Wednesday, September 29, 2010

Yet More on Perfectionism: meds & poems & fear

I remember my post here about Kristin Prevallet's [I, Afterlife].*  I was sleeping maybe two hours a night by Fall 2008, and searching the streets of Manhattan for one prescription for one antidepressant I knew would help. Of course I had no insurance.

The story had a happy ending with me getting the pills (outpatient), and accepting, finally, I had to stay on them, or similar. Between the meds and being laid off, more woolly baa-ing sheep have frolicked in my bedroom in the past two years than romped in my crib (of the variety harboring infants).

Enter perfectionism, Stage Right.  My past two or so postings, by me, showed me refusing to finish one novel and two novellas, my perfectionism being a manifestation of a fear (of not being perfect or "God's perfect child" as Barbara Wilson wrote in her memoir God's Perfect Child about her Christian Science childhood).

Back to the pills.  Now that I had them I where should I store them?   I've debated--since I my twenties--delivery systems to guarantee I took daily vitamins.  Why not buy a rectangular Monday-through-Sunday pill box available at my friendly pharmacy? I'd been studying them over the years but found one far too capacious for my puny intake; another just not cute enough or too plastic or the wrong color or colors.

The above debate ended a few months ago. On a Sunday morning I shook out seven antidepressants and slapped them on the dusty top of my cranky refrigerator, then ingested one. There were six left, each of which disappeared into my waiting mouth, one-at-a-time, Monday, Tuesday and so on through Saturday. The system is no fail and has helped to regularize my vitamin takeage.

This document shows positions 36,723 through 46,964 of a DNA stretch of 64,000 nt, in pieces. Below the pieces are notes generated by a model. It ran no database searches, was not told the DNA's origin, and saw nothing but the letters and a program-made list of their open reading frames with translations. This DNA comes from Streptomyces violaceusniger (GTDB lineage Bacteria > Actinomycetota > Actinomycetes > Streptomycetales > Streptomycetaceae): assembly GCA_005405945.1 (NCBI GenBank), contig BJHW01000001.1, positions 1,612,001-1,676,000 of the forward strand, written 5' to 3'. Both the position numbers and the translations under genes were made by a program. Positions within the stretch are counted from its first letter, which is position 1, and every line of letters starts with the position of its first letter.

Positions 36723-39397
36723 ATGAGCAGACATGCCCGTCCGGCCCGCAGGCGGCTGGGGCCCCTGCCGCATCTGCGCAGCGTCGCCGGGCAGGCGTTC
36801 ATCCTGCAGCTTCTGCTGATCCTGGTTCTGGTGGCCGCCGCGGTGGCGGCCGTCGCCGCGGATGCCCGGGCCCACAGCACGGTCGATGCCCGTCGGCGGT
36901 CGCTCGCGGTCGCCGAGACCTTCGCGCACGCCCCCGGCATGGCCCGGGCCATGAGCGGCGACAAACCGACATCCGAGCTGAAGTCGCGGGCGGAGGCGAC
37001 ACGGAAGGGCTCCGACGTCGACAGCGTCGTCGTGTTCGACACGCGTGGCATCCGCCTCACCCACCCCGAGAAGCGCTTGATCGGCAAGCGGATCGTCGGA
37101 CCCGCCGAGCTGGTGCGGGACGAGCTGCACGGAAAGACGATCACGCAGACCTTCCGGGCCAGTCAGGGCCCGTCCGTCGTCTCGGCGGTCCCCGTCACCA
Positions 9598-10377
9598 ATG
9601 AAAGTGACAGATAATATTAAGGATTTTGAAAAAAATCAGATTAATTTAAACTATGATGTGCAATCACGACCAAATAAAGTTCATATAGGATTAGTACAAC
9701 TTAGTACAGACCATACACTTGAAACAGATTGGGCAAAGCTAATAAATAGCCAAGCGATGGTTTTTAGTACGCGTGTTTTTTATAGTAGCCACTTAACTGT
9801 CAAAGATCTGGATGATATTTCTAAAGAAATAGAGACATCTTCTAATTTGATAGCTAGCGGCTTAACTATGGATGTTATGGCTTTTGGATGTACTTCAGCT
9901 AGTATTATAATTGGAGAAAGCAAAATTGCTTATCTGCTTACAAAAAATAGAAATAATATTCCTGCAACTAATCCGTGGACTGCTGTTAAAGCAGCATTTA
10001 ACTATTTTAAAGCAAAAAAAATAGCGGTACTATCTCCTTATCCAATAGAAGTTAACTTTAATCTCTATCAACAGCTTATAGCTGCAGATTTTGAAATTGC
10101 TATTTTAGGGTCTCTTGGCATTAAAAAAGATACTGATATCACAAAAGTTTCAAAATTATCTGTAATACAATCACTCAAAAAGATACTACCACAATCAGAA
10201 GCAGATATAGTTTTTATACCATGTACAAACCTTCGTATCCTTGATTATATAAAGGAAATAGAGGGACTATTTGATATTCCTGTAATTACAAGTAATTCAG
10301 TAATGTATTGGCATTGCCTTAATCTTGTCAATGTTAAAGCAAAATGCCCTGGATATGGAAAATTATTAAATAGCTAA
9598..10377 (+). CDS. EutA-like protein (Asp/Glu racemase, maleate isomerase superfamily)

When interviewed on Kerouac, Allen Ginsberg said:
I remember I was thinking, yesterday in fact, there was a time that I was absolutely astounded because Kerouac told me that in the future literature would consist of what people actually wrote rather than what they tried to deceive other people into thinking they wrote, when they revised it later on. [Ginsberg]
Of course Ginsberg is referring to our Utopian future in Shangri LaOn the Road was a ten-year edit.  Ginsberg's poetry wasn't "automatic."  I continue to write and print out, edit, input, print out, edit, rewrite, edit, print . . . my poems and stories. And of course there's me and my pills.

I know I'm not the shining light of the poetry world, fiction world, of pretty much any world. Maybe I'd have published more earlier if I were less fearful (because that is what perfectionism is, fear . . . of mistakes, scorn, dismissal...). 

Regardless of output which is no measure of quality, I'd have lived less fearfully if I was a bit more of a perfectionism conqueror. A less fearful life?

Who deserves anything less. 

*Click on the link to read Lovingarms's posting on Kristin Prevallet's [I, Afterlife]

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